requires the addition of a power
supply to convert the AC line
voltage down to the 12V required
by the charger.
This is just one more cost and
complication for someone entering
the sport, so a unit that combines
the two at a lower cost makes
The unit I’m referring to is the
Turnigy Simplex from www.hobby
city.com. I got it for about $42
The charger is housed in a
small ABS plastic housing with an
attached AC lead (Figure 1). Also
included are a DC power lead (so
you can use it with your vehicle),
a set of battery-charging leads
fitted with a mini JST charging plug,
and an instruction leaflet (also
available online at www.hobby
The first thing to do is replace
the round two-pin AC power plug (I
think it’s suitable in France) with a
standard US plug. This is easy
enough; I got one at my local Home
Depot for around $5.
The plug fitted to the charger
leads is common on Antweight
batteries but I use the larger Deans
and XT60s on my Beetleweight, so I
also replaced the connector on the
leads with a male XT60.
The operator panel is clearly
marked and easy to use (Figure 2).
You can charge both LiPos and LiFe
cells, up to 4S packs. The balance
plug is the JST-XH type, so make
sure this is the same as your
batteries. With a max charge rate of
2A, it can charge most Ant or
Beetle packs in 0.5-1 hour.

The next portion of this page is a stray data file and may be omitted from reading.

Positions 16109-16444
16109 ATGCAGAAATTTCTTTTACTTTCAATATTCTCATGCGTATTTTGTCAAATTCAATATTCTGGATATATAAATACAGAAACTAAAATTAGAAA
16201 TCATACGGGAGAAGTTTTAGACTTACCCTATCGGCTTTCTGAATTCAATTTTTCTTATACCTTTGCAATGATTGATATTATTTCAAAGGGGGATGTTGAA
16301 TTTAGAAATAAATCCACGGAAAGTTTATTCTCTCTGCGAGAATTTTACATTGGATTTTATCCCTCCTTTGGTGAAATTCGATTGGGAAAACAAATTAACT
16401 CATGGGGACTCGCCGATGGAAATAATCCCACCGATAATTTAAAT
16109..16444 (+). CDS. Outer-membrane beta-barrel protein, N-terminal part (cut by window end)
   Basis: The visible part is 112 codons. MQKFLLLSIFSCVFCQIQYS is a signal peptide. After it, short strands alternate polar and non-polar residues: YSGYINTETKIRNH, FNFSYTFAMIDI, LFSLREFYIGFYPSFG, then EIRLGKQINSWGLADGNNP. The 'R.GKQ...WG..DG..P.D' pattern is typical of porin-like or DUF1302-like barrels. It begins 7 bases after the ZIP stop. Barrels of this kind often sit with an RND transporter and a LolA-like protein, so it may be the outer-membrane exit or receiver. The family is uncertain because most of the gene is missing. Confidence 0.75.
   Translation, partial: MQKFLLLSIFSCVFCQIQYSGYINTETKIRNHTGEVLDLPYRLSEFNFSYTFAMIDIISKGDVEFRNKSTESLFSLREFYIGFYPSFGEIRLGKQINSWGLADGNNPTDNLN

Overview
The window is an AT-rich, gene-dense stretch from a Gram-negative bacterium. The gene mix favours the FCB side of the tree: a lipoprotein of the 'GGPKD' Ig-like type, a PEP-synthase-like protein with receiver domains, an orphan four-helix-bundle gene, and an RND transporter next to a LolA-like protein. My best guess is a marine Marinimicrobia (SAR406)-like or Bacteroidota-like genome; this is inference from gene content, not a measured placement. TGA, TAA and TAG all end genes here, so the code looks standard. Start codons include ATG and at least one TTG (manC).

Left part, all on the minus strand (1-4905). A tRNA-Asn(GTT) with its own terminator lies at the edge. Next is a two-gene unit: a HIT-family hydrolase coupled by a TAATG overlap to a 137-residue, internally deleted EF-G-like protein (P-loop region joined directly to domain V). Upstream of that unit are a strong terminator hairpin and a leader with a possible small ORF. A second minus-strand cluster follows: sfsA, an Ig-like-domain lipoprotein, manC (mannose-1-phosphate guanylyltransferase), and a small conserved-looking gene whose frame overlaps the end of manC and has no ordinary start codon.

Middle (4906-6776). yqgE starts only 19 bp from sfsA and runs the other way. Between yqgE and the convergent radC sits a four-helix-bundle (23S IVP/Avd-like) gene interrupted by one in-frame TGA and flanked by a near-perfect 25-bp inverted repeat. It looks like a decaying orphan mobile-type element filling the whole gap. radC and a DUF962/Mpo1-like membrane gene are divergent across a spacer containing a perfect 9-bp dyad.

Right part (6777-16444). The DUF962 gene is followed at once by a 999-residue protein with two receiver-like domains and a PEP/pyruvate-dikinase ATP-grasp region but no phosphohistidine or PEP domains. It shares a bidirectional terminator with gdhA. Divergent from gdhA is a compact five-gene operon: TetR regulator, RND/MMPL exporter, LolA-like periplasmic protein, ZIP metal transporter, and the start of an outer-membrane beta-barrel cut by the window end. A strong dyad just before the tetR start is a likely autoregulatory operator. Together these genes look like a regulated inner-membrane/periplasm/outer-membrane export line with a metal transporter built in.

The only problem I found with
the charger was that the case
made plugging the balance lead
in quite difficult. I fixed this by
trimming a small amount of
plastic off the top of the slot with
a craft knife.
The Turnigy Simplex provides a
nice, simple, and easy to use
charger suitable for anyone starting
up in Ant or Beetleweight combat
Product Review: Spektrum DX5e 2. 4 GHz Transmitter
The 2. 4 GHz spread spectrum transmitters and receivers have
transformed the R/C market.
Worries about other people using
the same frequency all but disappear
when you use one. I described one
of the cheap PC programmable
radios in an earlier issue of SERVO,
but the complexities involved in
setting it up may have put some
potential users off.
rc.com) kick-started the 2. 4 GHz
revolution a few years back, but
there have been a few hiccups
● by Pete Smith
along the way. The first radios (like
the DX6) used a protocol called
DSM but only one receiver — the
BR6000 — was available that would
correctly fail-safe for combat robots.
When they moved to the DSM2 and
now the DSMX, the BR6000
became unavailable. Unfortunately,
there are still fail-safe issues with
several of the new receivers.
The answer to the receiver
question are the new (and cheap)
receivers from Hobby King
( www.hobbyking.com). Their
R610 and R410 receivers both bind
FIGURE 1. The DX5e.
SERVO 05.2012 31